By Steve Weinstein
By Bryan Bierman
By Lindsey Rhoades
By Chaz Kangas
By Ben Westhoff and Sarah Purkrabek
By Jena Ardell
By Jesse Sendejas Jr.
By Katherine Turman
A singer named Lashio Thein Aung adopted the nickname "Jimmy Jack" and was sometimes called "the Burmese Texan." You could imagine him doing offhand versions of themes to TV and movie westerns like Rawhide and The Man Who Shot Liberty Valance. A track by Khun Khang Kay Maung reminds mein its melody but not its rhythmof plaintive reggae by the likes of Keith & Tex and Desmond Dekker, though I have no idea if the resemblance is a coincidence.
Now, having told you all that, I recommend that you disregard what I just said. The feel of this music is entirely Asian, with vocals that rise to a ringing high pitch, and sad little descentsor singing that stays gentle while the guitars scale heights and plunge. And while '60s rock was the invention of inspired kids, this music sounds like adults making their way. Not that it's sedate or negligiblein fact, it's amazing from start to finish and is of a quality that can match any rock made anywhere. One performer here, Khun Paw Yann, ranks with the best and most impassioned singers I've heard in my life. He's got a wailnot always a sad one, and he doesn't overdo it into wetness; he'll go soft while his guitarist runs bittersweet little ringlets around him. This leaves a haunting afterglow.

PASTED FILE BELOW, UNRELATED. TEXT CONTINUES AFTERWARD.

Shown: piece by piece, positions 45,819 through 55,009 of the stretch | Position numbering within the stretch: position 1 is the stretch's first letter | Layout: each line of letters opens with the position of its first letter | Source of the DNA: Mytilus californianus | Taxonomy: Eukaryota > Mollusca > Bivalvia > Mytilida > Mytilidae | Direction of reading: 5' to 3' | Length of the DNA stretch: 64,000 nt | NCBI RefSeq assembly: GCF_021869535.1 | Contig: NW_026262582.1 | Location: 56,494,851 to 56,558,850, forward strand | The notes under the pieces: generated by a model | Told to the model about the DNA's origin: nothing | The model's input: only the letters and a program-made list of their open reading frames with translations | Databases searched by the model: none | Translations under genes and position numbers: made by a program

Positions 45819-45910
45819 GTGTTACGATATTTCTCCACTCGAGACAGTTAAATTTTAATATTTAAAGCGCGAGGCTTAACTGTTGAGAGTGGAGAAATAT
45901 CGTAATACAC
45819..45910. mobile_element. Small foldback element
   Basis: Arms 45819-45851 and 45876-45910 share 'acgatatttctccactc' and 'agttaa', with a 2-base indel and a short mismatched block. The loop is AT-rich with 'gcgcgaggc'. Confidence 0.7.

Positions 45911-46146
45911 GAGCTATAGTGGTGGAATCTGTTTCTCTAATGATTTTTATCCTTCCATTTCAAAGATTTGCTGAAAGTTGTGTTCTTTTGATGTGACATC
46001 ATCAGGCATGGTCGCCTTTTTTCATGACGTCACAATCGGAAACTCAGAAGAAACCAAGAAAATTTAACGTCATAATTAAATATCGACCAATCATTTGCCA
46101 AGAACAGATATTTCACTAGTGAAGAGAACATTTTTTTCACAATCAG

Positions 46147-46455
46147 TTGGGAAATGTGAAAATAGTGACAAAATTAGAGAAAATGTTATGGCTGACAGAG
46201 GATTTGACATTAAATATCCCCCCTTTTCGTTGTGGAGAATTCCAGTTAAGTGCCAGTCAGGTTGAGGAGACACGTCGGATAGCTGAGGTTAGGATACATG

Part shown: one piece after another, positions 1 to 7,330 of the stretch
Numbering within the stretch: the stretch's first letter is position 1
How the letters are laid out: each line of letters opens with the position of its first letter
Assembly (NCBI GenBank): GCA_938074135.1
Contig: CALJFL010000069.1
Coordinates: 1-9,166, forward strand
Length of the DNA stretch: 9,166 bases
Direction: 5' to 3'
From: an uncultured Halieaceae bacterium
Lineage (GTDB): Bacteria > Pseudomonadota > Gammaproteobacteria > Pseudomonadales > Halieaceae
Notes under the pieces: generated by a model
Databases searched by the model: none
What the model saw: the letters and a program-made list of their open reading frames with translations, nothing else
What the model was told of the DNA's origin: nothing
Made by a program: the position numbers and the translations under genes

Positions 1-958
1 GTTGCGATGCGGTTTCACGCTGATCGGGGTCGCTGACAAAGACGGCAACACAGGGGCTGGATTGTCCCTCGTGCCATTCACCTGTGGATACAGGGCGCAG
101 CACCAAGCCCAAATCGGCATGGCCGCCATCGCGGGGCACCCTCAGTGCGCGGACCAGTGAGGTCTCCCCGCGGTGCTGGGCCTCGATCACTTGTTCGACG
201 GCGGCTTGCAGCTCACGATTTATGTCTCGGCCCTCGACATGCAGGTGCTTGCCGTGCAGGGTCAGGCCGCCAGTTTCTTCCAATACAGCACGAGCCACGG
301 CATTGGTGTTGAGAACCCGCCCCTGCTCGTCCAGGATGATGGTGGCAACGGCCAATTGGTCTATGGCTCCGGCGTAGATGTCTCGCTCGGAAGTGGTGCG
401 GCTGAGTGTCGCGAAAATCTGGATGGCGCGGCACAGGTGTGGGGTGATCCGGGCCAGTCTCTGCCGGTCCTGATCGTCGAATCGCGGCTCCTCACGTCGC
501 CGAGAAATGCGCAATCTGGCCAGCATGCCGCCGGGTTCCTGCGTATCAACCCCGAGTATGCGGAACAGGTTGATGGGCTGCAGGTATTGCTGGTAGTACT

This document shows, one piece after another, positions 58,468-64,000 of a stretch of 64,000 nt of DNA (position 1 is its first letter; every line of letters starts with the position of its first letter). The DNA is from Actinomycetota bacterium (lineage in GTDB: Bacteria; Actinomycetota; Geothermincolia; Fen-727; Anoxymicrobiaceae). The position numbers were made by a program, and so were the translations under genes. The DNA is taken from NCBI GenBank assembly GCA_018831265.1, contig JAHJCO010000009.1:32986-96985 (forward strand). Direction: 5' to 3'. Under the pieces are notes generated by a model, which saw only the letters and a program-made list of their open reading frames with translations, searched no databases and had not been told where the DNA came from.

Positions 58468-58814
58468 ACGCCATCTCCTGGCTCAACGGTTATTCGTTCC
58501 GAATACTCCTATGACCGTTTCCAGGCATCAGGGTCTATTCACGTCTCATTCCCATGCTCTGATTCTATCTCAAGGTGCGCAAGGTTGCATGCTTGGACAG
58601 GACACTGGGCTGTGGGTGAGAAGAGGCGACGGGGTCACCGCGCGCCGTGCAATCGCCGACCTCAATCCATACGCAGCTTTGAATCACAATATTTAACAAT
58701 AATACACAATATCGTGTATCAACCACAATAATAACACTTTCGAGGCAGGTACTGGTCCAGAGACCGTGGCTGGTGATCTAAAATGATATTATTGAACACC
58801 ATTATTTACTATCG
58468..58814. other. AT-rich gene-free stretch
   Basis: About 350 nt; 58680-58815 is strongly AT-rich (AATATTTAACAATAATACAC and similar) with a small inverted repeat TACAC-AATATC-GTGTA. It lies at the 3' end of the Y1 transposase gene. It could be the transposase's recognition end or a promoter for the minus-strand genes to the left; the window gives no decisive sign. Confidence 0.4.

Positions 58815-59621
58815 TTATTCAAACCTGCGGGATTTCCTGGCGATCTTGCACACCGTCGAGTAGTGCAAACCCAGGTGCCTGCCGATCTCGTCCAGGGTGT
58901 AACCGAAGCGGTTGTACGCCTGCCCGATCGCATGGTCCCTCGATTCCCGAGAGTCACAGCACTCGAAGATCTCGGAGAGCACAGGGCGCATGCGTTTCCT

Compiler Alan Bishop could find no information about Khun Paw Yann other than that his surname identifies his ethnic group as the Pa'o: "Why no one else from outside the Burmese community has spoken about this music for the past 35 years is unbelievable."